Video streaming, file sharing — bad for network security, good for security business
Palo Alto Networks, the network security company, that modernized the firewall with its web application inspection took a look at what people do at work by analyzing Internet traffic in over 2,000 organizations.
Seems a lot of people watch videos.
In fact, Palo Alto’s semi-annual application usage and risk report says the bandwidth used by streaming video more than tripled to 13 percent from 4 percent in December 2011.
And that’s before the Euro 2012 Soccer Championship, the 2012 Olympics and the U.S. elections.
Apart from productivity issues and more money spent — a third of every dollar — on enterprise bandwidth for streaming video or filesharing — it opens the door for security breaches.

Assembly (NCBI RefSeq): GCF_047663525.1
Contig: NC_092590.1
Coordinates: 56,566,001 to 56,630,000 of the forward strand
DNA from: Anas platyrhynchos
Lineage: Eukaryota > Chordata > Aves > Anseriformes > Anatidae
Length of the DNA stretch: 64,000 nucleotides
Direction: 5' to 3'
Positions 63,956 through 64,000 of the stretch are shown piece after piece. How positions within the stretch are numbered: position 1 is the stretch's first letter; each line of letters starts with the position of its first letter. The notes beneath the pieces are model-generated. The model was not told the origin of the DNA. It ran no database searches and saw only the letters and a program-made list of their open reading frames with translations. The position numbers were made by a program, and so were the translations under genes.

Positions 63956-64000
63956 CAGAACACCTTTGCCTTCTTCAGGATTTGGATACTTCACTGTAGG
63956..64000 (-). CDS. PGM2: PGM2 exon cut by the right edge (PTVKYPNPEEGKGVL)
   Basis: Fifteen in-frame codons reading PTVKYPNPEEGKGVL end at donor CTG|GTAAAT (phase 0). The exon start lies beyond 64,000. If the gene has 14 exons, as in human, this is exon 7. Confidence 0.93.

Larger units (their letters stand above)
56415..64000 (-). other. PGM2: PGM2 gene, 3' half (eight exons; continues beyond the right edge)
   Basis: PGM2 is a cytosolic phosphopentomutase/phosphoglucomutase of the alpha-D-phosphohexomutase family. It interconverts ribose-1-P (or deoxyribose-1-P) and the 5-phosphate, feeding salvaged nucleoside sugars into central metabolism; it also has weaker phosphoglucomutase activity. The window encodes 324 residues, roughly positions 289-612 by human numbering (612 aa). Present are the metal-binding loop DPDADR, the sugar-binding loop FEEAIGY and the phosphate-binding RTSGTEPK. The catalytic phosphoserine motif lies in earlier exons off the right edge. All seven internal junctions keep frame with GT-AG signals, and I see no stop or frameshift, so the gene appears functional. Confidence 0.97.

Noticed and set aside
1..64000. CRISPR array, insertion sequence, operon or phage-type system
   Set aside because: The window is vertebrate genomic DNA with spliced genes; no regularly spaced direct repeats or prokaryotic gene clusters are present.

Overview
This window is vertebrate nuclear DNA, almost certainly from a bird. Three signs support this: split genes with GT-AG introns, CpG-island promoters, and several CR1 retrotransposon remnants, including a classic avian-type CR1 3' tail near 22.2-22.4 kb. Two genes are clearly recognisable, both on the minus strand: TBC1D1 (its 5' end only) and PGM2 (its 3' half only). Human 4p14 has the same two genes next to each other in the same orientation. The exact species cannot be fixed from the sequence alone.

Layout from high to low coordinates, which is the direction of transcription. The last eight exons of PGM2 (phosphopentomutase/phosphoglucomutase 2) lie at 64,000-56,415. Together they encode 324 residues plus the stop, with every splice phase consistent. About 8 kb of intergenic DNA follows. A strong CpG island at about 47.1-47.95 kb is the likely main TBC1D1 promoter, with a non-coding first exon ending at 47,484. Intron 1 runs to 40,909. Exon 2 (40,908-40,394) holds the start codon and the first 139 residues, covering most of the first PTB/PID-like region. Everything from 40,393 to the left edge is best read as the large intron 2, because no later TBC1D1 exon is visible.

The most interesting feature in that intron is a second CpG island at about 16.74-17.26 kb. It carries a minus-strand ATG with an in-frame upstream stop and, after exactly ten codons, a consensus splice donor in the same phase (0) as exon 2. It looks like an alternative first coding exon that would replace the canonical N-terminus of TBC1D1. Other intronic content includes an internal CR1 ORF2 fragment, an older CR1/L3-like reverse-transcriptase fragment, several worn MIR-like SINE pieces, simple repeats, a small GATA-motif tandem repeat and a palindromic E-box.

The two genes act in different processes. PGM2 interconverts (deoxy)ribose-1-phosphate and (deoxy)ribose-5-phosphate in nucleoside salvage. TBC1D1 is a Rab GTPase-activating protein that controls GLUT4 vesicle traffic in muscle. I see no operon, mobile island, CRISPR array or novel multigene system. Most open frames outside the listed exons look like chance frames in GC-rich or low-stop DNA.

What has been dubbed ‘likejacking’ is essentially when a piece of malware gets downloaded as a user clicks to watch a video link forwarded by a friend.
“The risk of video as bait is more significant than ever before because of the elevated level of trust that social networking has established,” the report showed.
Palo Alto also said P2P file-sharing usage “jumped 700 percent to represent 14 percent of overall bandwidth observed, growing more than any other application category”.
What’s a company to do?
Video and file sharing won’t go away so they will likely look at Palo Alto and others to help secure networks.
Sounds like good business for Palo Alto.
For more details, download the report here: